Excalibur #2 (1988, November)
We start in Loch Daemon. Hey, that’s the same place the last issue started! A young boy is in the factory, and uses a makeshift bat to try to bash Widget (not yet named), who eats the bat. The boy and Widget are playing around. Aw. The boy wonders if Widget is a ghost of the machines, which is a pretty amazing idea, honestly. The boy is a mutant, with cat-like eyes. He’s being hunted by Vixen’s men. So Widget forms a portal to help him escape.
Now, to London! The Warwolves head into the subway and knock a woman onto the tracks, as the train is coming in. She’s rescued by Captain Britain and Phoenix. Meggan and Kurt arrive, to make everything even more chaotic, until a cop arrives to calm things down. Of course, it’s the cop we know is actually a Warwolf. Meanwhile, Kitty is taken to the lair of the Warwolves, where one of them emerges as my favourite:
Personal note: I don’t hang up my clothes. I’ve got them stacked in a pile on top of a thing. I am a horrible garbage person. Anyway, they see through Kitty’s disguise, and the Neat Freak Warwolf eats her.
Rachel not using doors will be a thing in Excalibur. Kurt spots the cop smiling, and gets suspicious. The Warwolf goes to try on Kitty’s skin – but there’s no skin inside Rachel’s costume. Which delights the other Warwolves.
At Fraser’s Bank, Nigel’s making out with some girl when he sees Phoenix’s energy signature, and says they’re meant for each other. Rachel is using her power to keep Kitty from discorporating, but she can’t get a lock on her location, so it’s up to the other three to find her. Dai Thomas arrives, and is his usual self:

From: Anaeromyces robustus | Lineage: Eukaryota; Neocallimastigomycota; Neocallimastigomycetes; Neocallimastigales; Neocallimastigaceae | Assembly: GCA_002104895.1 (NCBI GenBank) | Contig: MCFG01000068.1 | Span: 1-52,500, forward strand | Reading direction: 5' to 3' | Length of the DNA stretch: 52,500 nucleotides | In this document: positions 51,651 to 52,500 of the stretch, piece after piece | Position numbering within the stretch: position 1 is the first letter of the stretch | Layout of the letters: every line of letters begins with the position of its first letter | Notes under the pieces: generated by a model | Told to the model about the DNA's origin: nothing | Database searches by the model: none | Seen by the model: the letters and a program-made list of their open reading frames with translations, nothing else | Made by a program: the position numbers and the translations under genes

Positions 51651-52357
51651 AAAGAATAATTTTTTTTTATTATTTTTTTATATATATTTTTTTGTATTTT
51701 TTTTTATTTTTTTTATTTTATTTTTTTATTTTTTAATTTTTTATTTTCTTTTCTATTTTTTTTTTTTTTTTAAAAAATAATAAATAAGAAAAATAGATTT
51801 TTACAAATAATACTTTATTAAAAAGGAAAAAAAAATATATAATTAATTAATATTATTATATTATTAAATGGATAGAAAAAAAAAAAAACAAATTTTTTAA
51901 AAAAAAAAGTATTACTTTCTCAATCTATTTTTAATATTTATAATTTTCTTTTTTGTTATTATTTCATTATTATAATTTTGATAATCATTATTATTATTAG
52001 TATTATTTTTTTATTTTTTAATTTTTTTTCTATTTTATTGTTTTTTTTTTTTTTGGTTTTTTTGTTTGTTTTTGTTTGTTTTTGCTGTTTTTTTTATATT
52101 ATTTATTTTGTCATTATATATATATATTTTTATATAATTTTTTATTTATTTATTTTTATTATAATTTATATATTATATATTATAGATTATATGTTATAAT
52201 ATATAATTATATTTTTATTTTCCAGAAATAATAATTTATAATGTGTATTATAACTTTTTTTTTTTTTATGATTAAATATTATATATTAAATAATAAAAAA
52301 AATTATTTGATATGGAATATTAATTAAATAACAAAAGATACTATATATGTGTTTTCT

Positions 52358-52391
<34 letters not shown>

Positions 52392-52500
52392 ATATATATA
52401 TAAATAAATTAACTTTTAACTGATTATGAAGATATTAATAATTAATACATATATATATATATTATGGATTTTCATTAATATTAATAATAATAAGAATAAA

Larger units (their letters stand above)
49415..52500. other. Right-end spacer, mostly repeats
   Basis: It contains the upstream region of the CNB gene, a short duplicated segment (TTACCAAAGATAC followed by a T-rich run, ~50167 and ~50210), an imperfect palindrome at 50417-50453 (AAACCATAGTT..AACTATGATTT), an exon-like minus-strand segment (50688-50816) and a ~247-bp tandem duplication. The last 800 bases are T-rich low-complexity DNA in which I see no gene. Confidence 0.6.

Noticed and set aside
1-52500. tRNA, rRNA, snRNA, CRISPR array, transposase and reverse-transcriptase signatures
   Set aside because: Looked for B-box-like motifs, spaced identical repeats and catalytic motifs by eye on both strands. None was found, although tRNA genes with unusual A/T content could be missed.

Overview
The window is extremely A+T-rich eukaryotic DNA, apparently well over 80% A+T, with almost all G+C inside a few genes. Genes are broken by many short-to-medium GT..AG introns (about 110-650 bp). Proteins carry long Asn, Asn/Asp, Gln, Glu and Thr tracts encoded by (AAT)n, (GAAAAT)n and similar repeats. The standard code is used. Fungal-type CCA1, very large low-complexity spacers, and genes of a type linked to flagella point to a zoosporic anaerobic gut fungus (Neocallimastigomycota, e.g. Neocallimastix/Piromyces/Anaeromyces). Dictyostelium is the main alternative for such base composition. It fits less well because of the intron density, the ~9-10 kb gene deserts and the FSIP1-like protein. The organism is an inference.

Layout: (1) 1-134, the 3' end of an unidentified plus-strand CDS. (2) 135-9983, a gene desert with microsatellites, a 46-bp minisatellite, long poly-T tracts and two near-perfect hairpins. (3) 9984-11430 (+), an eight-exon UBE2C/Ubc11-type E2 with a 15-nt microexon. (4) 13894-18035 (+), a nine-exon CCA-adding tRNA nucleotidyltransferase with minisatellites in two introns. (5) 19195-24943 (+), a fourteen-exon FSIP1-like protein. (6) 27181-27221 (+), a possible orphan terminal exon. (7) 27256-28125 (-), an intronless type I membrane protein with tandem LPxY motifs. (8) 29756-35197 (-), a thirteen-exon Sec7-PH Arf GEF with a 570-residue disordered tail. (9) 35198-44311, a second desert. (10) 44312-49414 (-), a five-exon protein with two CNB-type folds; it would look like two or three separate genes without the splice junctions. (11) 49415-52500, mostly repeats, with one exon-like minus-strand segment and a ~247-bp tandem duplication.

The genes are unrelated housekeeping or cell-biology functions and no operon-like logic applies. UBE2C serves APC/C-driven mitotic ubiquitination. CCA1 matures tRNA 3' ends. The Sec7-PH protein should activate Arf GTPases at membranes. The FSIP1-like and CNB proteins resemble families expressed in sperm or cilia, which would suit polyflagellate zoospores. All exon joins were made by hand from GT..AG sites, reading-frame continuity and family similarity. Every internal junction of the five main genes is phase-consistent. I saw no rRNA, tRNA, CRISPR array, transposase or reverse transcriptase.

Kurt follows the bad cop. And gets knocked out. So Meggan and Brian follow Kurt’s trail. Back with the Warwolves, the Neat Freak – whose name, we learn, is Ducks – is wallowing in self-pity. Then she starts to transform. The cop-Warwolf arrives with Kurt, so Ducks can eat and wear him. But then Ducks instead attacks one of the others, without knowing why. And a fight breaks out. Brian and Meggan arrive in time to save Kurt, and to help beat up the Warwolves. They’re all defeated, and Ducks/Kitty is having one hell of an identity crisis, though Kitty is mostly dominant. Rachel arrives, wanting to kill the Warwolves, but Kurt talks her down. And then Kitty, um . . . well, this:
Why do I feel like most of the struggle there was because of Rachel’s outfit? Getting out of the Warwolf? No problem. Wriggling out of Rachel’s costume? That’s a fight. Anyway, Kitty apologizes for the bother, and explains that when the Warwolf tried to steal her essence, it got – sigh – “the whole Kitty-kaboodle.” Really, Kitty? Actually: Really, Claremont? How long, after introducing a character named Kitty, were you waiting to use that joke? Because, of course, there’s the common phrase of “the whole kit and kaboodle.” So, “Kitty-kaboodle.” Chris Claremont is a terrible person and should feel awful for that pun. And in-universe, Kitty is a terrible person and should feel awful.
OK, yes, I’ll admit that I laughed. But I’ve already admitted to being a terrible garbage person.
Anyway, Brian wonders what they should do with the Warwolves. Kitty has a solution.
On the one hand, this actually does raise a whole host of legal and ethical questions. On the other hand, it’s pretty funny. Given this is Excalibur, I’m happy to err on the side of funny.
So this is great. Claremont and Davis are wonderful together, both able to blend humour and tension really well. The dialogue is sharp. The plotting is tight. The art is phenomenal – Alan Davis really is a great artist. Neary knows his style really well, so inks him expertly. And Oliver on colours is always good. The art is bright and fun and nicely expressive.
Excalibur’s off to a great start, with even better stuff to come.